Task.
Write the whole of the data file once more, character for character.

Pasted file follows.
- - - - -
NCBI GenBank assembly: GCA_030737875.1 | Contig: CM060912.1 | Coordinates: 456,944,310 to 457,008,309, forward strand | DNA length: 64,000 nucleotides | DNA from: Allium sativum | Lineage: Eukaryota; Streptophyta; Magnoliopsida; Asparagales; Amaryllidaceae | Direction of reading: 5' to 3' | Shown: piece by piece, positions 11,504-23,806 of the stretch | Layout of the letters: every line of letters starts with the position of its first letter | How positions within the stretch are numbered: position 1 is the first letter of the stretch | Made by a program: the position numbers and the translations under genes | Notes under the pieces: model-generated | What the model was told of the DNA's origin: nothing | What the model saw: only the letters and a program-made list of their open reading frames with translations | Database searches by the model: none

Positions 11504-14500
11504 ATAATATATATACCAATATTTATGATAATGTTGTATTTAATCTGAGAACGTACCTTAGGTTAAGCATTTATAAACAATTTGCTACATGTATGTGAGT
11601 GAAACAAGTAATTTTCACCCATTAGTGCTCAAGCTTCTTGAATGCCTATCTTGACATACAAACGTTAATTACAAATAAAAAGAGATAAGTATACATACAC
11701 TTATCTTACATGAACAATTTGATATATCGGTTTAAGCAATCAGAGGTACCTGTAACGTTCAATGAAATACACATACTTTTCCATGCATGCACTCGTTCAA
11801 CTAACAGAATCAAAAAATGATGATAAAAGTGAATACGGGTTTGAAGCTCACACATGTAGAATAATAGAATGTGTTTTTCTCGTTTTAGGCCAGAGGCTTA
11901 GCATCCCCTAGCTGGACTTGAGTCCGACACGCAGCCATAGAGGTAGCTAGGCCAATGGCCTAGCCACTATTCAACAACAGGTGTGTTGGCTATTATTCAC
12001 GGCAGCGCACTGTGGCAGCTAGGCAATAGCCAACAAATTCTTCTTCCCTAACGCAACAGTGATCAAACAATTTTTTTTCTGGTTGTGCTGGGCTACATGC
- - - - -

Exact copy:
NCBI GenBank assembly: GCA_030737875.1 | Contig: CM060912.1 | Coordinates: 456,944,310 to 457,008,309, forward strand | DNA length: 64,000 nucleotides | DNA from: Allium sativum | Lineage: Eukaryota; Streptophyta; Magnoliopsida; Asparagales; Amaryllidaceae | Direction of reading: 5' to 3' | Shown: piece by piece, positions 11,504-23,806 of the stretch | Layout of the letters: every line of letters starts with the position of its first letter | How positions within the stretch are numbered: position 1 is the first letter of the stretch | Made by a program: the position numbers and the translations under genes | Notes under the pieces: model-generated | What the model was told of the DNA's origin: nothing | What the model saw: only the letters and a program-made list of their open reading frames with translations | Database searches by the model: none

Positions 11504-14500
11504 ATAATATATATACCAATATTTATGATAATGTTGTATTTAATCTGAGAACGTACCTTAGGTTAAGCATTTATAAACAATTTGCTACATGTATGTGAGT
11601 GAAACAAGTAATTTTCACCCATTAGTGCTCAAGCTTCTTGAATGCCTATCTTGACATACAAACGTTAATTACAAATAAAAAGAGATAAGTATACATACAC
11701 TTATCTTACATGAACAATTTGATATATCGGTTTAAGCAATCAGAGGTACCTGTAACGTTCAATGAAATACACATACTTTTCCATGCATGCACTCGTTCAA
11801 CTAACAGAATCAAAAAATGATGATAAAAGTGAATACGGGTTTGAAGCTCACACATGTAGAATAATAGAATGTGTTTTTCTCGTTTTAGGCCAGAGGCTTA
11901 GCATCCCCTAGCTGGACTTGAGTCCGACACGCAGCCATAGAGGTAGCTAGGCCAATGGCCTAGCCACTATTCAACAACAGGTGTGTTGGCTATTATTCAC
12001 GGCAGCGCACTGTGGCAGCTAGGCAATAGCCAACAAATTCTTCTTCCCTAACGCAACAGTGATCAAACAATTTTTTTTCTGGTTGTGCTGGGCTACATGC